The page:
The question is absurd: / had anything been wrong, we should certainly have heard” this goes back to the description of the author as he writes satire poems (27-28). The quote suggests that the government would have known if the unknown citizen was happy based on public records and because he had nothing illegal or something that will stand out as if he was unhappy, the government assumes nothing was wrong. Citizenship is when someone has the privilege and rights to freedom in America this includes to all 50 states and the common wells (known as U. S territory).
When you become a citizen you are not considered an immigrate, or part of any other country, but in this case she was born in Puerto Rico which is known as a common well and when she goes to America they consider her an immigrate. You would think this would upset Morales, but she discusses the opposite; yes, she is an American and “speak(s) English with a passion; it’s the tongue of my consciousness/ a flashing knife blade of crystal, my tool, my craft” (7-8). The writer shows how she is an American because she speaks the language and writes with it, to express herself.
That she is no different than the regular American, but at the same time she states, “I am Caribe?a, island grown. Spanish is my flesh” meaning she may be American, but she recognizes her roots and where she originally comes from (9). “I was born at the crossroads/ And I am whole” this proves that she doesn’t mind being different, to her she is just happy that she can be both because that is what makes her complete (20). On the other hand, Auden talks about citizenship in a different direction.
The poem in itself is talking about so many unknown citizen and how the government speaks of them as a whole and not individually. In this poem the different references the different departments makes anyone who reads this poem realize that not once are you not being watched or tested. In the definition of citizenship the word freedom comes up, freedom is when you do not worry about someone looking at you or watching your every step. In the first line it begins, “he was found by the Bureau of Statistics to be one against whom there was no official complaint” the “Bureau of Statistics” is a government agency that roduces economic data of the society. That is only one of the many listed in the poem. Another government agency that is mentioned is, “For his Union reports that he paid his dues” the union is taxes. Auden describes citizenship as a loss of freedom and how the government has all eyes on you. “Child of Americas” discusses Assimilation vs. Acculturation, assimilation is to take in and incorporate as one’s own and acculturation is the process of adopting the cultural traits, or social patterns of another group.
In Morales poem, you can see it shows both of theses are shown because she not only absorbs the new culture of America, but she also is always in the process of trying to make those new ideas her own. In Morales 18th line she says “my first language was Spanglish” which is a mixture of English and Spanish, but not by speaking, but by creating her own new words in the English language with a Spanish twist. The poet states, “I am Latinoamerica, rooted in the history of my continent”, she may be American legally, but she is always going to have Latino in her because no one is pure American everyone has a different background.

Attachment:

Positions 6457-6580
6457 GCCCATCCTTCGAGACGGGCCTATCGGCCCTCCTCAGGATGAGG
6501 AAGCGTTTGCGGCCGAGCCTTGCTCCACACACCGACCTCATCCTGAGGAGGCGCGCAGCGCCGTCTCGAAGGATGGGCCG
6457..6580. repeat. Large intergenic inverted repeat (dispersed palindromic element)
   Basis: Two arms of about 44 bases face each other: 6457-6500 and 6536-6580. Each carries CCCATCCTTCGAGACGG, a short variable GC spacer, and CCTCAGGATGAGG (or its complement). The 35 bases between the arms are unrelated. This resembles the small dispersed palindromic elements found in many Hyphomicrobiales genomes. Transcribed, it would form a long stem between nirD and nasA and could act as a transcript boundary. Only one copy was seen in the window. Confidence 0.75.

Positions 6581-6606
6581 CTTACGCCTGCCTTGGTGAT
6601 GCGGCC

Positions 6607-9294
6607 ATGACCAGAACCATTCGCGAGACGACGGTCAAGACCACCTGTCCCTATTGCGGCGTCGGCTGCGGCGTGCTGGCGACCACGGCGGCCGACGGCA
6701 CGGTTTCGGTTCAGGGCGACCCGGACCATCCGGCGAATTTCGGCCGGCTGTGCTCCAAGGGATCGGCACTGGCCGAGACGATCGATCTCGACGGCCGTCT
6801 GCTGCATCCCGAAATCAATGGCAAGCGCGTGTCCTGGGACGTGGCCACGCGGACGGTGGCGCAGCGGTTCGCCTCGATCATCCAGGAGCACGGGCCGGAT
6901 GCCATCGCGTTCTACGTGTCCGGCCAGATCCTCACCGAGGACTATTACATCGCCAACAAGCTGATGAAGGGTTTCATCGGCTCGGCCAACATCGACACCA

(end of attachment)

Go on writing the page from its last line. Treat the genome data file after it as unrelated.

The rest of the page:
In comparison to the unknown citizen, once again it speaks of assimilation and acculturation in a very diverse way because the way he follows the rules and never strays from society. Unlike the pervious poem, Auden writes more of how the citizen acculturates to the society as the author declares,” when there was peace he was for peace when there was war he went”, meaning he never puts his own opinion in he mostly agrees with the majority of the population (23).
He never was outgoing or someone who made a scene “his reactions to advertisements were normal in every way” once again the citizen does not stand from the radar he is one to follow and never lead (14). To summarize, both poems have a greater in depth view of the American identity that most would agree with. Morales argues that it is a privilege to be an American citizen and we should all celebrate that we have so many different background and ethnic groups that make every generation different.
Yet, Auden suggest that being an American citizen is a burden we must bare because government has so many things that watch us and always know what we are doing. But having a government that is watching us is better than having nothing to say when it comes time to say something about that person, who was lost or not found. Equally both authors support their argument by describing the tone and voice of the writer, explaining the concept of citizenship and distinguishing the difference between assimilation vs. cculturation. To answer the question I presented in the first paragraph is it a privilege or a burden, I would have to say both, there is always a good and a bad to every view of being an American citizen.
Auden, W. H. “The Unknown Citizen. ” Literature for composition. 9th edition. Sylvan Barnet. Boston: Longman, 2011. 1237-1238. Print Morales, Aurora Levins. “Child of the Amercas. ” Literature for composition. 9th edition. Sylvan Barnet. Boston: Longman, 1107-1108. Print